In today’s environment, it appears that the only certainty is uncertainty. The latest EY Capital Confidence Barometer finds executives dealing with numerous interconnected challenges and proactively managing them.
The strategic objective is clear — finding growth. But geopolitical risks, the recasting of trade and tariff rules, zigzagging monetary policy, technology and innovation, as well as evolving regulatory policies, offer obstacles. How best to navigate them?
Go for bespoke, not off-the-shelf: not all issues impact each company in the same way. Executives need to continually unlock and assess the impact of challenges — and the possibility of opportunities — for their business portfolio. Be prepared to recast long-held assumptions and follow a tailor-made path to future growth.
Keep options open: scenario planning and threat analysis enable business leaders to better highlight risks to current operations. Understanding their own ecosystem, their competitors’ ecosystems and the likely path of innovation will help companies make smart choices about what and when to buy and sell to create the portfolio fit for the future.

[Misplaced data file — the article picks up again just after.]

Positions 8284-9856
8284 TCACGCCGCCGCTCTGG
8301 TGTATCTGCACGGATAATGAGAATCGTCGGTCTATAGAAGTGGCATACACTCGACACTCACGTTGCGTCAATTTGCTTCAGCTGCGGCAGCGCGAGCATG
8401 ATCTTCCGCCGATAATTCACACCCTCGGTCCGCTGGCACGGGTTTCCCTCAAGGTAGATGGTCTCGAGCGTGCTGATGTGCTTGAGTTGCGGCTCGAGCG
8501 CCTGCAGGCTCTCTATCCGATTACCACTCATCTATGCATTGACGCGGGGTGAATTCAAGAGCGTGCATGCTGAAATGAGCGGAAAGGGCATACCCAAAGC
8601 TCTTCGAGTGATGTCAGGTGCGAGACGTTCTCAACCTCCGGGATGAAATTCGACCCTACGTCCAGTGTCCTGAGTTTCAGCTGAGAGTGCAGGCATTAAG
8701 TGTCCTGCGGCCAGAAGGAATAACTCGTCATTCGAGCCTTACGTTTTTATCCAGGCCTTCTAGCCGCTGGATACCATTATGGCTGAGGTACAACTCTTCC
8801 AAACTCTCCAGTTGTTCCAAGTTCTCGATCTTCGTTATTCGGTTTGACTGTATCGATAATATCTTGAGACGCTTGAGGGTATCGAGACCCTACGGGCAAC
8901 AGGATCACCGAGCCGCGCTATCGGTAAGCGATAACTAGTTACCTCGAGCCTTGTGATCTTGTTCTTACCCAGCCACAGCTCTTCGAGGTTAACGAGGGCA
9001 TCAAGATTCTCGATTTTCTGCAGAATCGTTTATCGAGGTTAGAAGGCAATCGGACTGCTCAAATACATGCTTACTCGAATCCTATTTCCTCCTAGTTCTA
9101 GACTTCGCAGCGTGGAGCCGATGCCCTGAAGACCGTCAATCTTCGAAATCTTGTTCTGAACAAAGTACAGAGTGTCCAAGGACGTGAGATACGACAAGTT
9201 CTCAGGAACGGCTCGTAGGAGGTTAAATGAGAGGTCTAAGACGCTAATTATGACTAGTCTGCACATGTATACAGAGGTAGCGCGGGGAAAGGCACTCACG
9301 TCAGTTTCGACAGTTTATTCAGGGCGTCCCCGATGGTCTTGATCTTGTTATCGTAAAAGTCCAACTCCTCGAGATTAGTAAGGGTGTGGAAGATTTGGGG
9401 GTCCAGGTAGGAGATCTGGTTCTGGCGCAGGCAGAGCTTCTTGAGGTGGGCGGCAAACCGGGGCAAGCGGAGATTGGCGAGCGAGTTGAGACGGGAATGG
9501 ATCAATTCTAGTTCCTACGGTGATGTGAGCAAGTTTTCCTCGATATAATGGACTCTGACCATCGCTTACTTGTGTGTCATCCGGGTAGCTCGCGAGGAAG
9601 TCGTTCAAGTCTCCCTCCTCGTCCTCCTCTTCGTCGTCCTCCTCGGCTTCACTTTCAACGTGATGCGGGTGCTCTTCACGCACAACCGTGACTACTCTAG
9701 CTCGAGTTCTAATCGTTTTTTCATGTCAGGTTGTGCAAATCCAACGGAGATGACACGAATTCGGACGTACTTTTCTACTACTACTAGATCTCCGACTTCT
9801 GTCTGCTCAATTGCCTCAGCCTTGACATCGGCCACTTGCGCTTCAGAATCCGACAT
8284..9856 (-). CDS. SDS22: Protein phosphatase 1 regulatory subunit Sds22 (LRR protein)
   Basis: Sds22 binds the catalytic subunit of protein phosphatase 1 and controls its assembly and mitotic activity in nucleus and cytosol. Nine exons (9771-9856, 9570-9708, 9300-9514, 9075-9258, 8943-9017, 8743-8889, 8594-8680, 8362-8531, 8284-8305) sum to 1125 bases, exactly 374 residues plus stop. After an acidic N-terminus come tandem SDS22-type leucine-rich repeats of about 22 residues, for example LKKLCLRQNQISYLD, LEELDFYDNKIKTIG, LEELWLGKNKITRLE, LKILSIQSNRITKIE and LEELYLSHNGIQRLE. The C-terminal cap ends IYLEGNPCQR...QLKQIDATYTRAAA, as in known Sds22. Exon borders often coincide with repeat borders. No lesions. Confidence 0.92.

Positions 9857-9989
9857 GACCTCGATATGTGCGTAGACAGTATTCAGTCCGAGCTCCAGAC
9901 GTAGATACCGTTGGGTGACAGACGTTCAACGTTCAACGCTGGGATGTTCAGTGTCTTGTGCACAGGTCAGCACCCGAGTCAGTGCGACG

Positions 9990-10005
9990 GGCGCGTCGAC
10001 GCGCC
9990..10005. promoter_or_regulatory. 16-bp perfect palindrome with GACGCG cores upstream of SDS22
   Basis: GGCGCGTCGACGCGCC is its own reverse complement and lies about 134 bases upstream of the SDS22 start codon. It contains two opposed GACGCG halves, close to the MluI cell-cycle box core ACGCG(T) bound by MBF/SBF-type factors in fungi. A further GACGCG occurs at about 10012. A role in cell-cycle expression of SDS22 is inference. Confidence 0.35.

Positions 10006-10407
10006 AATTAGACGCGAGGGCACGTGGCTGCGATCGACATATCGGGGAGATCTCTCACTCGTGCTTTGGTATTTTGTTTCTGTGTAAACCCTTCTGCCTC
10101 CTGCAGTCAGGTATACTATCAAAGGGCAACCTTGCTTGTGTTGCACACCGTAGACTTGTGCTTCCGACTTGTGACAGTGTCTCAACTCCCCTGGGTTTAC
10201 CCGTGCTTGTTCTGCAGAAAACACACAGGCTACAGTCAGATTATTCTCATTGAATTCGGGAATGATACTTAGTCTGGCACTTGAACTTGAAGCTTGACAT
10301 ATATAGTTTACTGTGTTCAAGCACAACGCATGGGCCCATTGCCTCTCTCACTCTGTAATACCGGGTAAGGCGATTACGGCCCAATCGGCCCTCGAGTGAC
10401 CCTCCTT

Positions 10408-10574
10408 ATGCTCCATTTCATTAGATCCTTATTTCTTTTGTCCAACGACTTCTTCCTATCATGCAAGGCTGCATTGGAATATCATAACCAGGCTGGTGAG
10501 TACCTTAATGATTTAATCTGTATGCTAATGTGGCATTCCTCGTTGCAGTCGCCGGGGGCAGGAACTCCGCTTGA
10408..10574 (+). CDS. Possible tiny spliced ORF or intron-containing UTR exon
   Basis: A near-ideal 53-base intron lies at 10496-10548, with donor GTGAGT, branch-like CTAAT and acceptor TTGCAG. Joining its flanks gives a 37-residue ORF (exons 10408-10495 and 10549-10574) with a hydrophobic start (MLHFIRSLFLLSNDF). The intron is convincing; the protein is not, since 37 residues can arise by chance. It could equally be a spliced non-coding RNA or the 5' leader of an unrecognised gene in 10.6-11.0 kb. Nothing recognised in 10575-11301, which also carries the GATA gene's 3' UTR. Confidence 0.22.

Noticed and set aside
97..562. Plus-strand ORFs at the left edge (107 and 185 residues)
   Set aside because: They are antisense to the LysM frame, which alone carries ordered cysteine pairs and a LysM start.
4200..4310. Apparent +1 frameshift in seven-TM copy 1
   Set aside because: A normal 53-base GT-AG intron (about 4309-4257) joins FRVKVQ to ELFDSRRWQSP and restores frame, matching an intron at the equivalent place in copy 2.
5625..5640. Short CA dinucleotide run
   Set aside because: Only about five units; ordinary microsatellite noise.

Buy for tomorrow today: the talent and technology that underpinned growth yesterday is not necessarily best suited to unlock growth tomorrow. With a shortage of technical and digital capabilities, executives need to continually reinvent their talent and technology strategies. In many cases, acquiring will be the fastest way to secure these in-demand assets.
Executives are also navigating new societal rules for corporations. Creating long-term value beneficial to all stakeholder groups is becoming non-negotiable. Companies must be good corporate citizens, delivering value for all stakeholders. Those that find themselves on the wrong side of this argument will find themselves on the wrong side of history. They will lose customers and imperil future growth.
As ever, senior executives walk a fine line. But by understanding how prevailing uncertainties impact their business, building optionality into their strategy and buying the next wave of capabilities, they can plot a course to create long-term value for their company, stakeholders and society more broadly.
The full report can be accessed here.
Steve Krouskos, EY Global Vice Chair – Transaction Advisory Services
For any law related queries:
Jean-Christophe Sabourin, Global Transaction Law Leader